Nastia and i were now loosely retracing my cycles from two years before along the Danube Delta and the Black Sea shore — should we go to Vylkove or not?
The town of Vylkove, known as the Ukrainian Venice, is (to my cool long-term traveling attitude) a depressingly touristic place — you can’t go for longer than five minutes without having a teenager on a scooter ride by to interrupt whatever you’re doing and ask if you want a boat tour. They’ll take any opportunity — if you ask one of them for directions, they might pitch you a boat tour — i pictured myself falling off my bicycle, or whatever, only to have one of them approach and ask, “Hey, is everything alright? — you don’t seem very happy — looks like you could use a boat tour!”
Nastia and i had both been there already, and we didn’t care much to return — except that Vylkove is where we were told we would find Lipovans, of whose existence i was oblivious just a week or two before. After a few confusing leads from a scooter boy, what i judged to be a resentful former member of the community, the alcoholic he took us to, and two teenage girls whom i’d approached then thinking they might as well be the most reliable source of information around, an old lady who’d been observing some of that play out from across the street invited us inside — we soon found ourselves drinking sparkling water and eating something i don’t remember in what turned out to be the communal area behind the Church of the Nativity of the Blessed Virgin.
When they read Nikon on my camera, they pointed at it and smiled — that’s the name of the patriarch who, in the 1600s, introduced the ecclesiastical reforms the Old Believers would oppose and resist. A period of persecutions began, and many of them fled Russia — some of them resettled along the Prut River and on the Danube Delta in what’s become the border region between present-day Moldova, Romania, and Ukraine, and came to be known as the Lipovans.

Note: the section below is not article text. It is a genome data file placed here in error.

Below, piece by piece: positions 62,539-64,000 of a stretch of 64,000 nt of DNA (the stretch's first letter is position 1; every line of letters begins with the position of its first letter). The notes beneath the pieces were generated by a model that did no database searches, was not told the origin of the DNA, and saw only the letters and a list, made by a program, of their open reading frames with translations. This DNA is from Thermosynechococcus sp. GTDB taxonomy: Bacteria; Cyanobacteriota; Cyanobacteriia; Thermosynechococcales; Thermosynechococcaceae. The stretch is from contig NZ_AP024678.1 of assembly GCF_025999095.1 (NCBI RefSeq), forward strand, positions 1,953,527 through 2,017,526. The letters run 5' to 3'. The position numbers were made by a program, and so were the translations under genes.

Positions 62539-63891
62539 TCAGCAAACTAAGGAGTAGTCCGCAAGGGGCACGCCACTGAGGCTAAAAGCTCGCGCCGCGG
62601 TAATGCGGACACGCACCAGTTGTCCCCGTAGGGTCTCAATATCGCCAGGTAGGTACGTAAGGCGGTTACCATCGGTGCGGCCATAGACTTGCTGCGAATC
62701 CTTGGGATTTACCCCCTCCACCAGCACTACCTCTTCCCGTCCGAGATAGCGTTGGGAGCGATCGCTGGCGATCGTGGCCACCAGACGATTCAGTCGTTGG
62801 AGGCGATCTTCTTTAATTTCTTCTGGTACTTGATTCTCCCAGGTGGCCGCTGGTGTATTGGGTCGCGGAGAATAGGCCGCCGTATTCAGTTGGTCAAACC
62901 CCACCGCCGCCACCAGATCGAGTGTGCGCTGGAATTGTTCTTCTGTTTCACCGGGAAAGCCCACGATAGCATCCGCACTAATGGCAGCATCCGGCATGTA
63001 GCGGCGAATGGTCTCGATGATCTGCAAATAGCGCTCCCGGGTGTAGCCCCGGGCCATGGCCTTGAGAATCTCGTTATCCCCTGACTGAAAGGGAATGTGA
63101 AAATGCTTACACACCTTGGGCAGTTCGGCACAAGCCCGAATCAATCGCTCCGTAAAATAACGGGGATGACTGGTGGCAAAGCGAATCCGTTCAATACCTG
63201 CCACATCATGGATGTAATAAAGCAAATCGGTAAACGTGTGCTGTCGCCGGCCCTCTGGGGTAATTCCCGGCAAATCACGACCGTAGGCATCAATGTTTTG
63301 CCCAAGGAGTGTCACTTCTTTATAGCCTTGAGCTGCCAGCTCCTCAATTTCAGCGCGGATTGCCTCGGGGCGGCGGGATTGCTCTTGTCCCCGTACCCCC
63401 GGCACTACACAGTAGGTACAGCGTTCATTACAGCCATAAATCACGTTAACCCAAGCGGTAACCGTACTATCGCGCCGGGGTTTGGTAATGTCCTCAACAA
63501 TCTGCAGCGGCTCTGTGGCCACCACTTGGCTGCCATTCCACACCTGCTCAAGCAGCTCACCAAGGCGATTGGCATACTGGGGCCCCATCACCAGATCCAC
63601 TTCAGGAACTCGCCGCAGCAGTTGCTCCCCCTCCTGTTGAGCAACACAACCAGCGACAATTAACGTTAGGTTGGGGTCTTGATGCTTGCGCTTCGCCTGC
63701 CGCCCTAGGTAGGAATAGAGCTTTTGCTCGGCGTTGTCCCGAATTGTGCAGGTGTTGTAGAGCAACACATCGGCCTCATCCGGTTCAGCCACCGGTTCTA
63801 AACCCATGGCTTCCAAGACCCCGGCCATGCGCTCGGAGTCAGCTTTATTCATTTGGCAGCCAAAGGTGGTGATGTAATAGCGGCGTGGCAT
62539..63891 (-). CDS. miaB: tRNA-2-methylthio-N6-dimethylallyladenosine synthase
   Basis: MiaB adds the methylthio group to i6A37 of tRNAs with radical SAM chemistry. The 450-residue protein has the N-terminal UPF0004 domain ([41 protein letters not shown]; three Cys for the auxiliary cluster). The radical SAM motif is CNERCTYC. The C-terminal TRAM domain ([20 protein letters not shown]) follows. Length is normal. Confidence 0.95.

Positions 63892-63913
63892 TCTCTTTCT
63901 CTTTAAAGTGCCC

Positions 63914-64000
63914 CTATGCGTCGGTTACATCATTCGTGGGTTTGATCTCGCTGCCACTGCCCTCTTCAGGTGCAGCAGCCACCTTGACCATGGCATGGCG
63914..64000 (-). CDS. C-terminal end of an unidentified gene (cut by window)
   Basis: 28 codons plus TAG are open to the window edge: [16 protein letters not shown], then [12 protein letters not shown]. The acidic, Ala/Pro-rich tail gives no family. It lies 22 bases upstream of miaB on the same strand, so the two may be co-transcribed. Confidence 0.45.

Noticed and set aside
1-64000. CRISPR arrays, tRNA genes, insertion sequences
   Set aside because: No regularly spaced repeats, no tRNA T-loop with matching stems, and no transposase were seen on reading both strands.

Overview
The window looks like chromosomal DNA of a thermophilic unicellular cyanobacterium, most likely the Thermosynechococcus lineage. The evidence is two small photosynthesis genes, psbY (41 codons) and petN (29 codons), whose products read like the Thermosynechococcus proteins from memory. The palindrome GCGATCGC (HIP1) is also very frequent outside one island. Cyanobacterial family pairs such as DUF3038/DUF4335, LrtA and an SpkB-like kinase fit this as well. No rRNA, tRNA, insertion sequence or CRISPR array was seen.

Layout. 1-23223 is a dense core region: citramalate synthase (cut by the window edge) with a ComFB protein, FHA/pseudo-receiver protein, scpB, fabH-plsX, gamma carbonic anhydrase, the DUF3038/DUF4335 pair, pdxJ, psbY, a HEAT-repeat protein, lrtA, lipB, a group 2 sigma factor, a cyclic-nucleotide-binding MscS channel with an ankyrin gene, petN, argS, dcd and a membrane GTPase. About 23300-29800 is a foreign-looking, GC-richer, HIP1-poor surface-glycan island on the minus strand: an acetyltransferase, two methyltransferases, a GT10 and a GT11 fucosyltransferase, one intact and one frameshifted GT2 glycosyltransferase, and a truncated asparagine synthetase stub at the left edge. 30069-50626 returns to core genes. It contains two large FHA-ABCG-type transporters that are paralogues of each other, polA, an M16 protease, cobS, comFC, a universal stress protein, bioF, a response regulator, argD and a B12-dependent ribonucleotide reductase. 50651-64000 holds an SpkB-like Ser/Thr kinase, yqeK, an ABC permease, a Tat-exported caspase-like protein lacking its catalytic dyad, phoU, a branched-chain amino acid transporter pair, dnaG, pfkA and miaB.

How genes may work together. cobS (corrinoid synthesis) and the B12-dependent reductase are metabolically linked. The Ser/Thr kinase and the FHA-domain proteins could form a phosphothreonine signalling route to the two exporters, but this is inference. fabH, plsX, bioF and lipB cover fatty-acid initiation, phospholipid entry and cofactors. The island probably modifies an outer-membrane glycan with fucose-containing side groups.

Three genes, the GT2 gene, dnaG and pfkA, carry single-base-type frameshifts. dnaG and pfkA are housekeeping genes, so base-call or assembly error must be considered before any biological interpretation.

The origins of the denomination are uncertain, and legends abound — my favorite one was that, while they were on the run, they would hide in linden trees (in Russian, липа – lipa). They’re also known for a number of superficially small but nevertheless important distinctions in their rituals and symbols — it made unique sense to me that they bury their believers with a cross planted at their feet, not the head — “it will be handier when we get up from the grave on the day of our resurrection.”
The Lipovans speak Russian in their everyday lives, but their liturgy, prayers, and religious texts and instruction, in general, remain untranslated from the language they spoke nearly 400 years ago when the schism broke out.
Some of you who’ve been following me since 2017 might remember Uncle Goge and Aunt Luda — i learned on this tour that that’s how one may affectionately and respectfully refer to adults in the Ukrainian countryside.
I could communicate with them substantially better this time around, and was unsure if some of what i didn’t understand was just their local strand of Ukrainian, or influences from Russian — “what language do you speak with each other?” — They answered casually, “Ukrainian, or Russian — well, Surzhyk.”
Surzhyk, a Ukrainian word for flour made from a mixture of grains, or the bread made from such flour, denotes the vast spectrum of sociolects of Russian and Ukrainian in which about 5 million people in Ukraine and adjacent areas communicate — whether one is talking about Ukrainians who have historically Russified their speech to communicate with authorities or Russian-speaking Ukrainians (such as the clerk i interacted with at the post office last week) who’ve adapted to the recently affirmed public status of the state language, the number of people formally speaking neither Ukrainian nor Russian is bound to increase.
I saw it fitting to place myself in this last photo, with which i conclude this note by insinuating what i enjoy the most — watermelons (Goge doesn’t use nitrates either) — and, of course, some degree of conceptual deconstruction.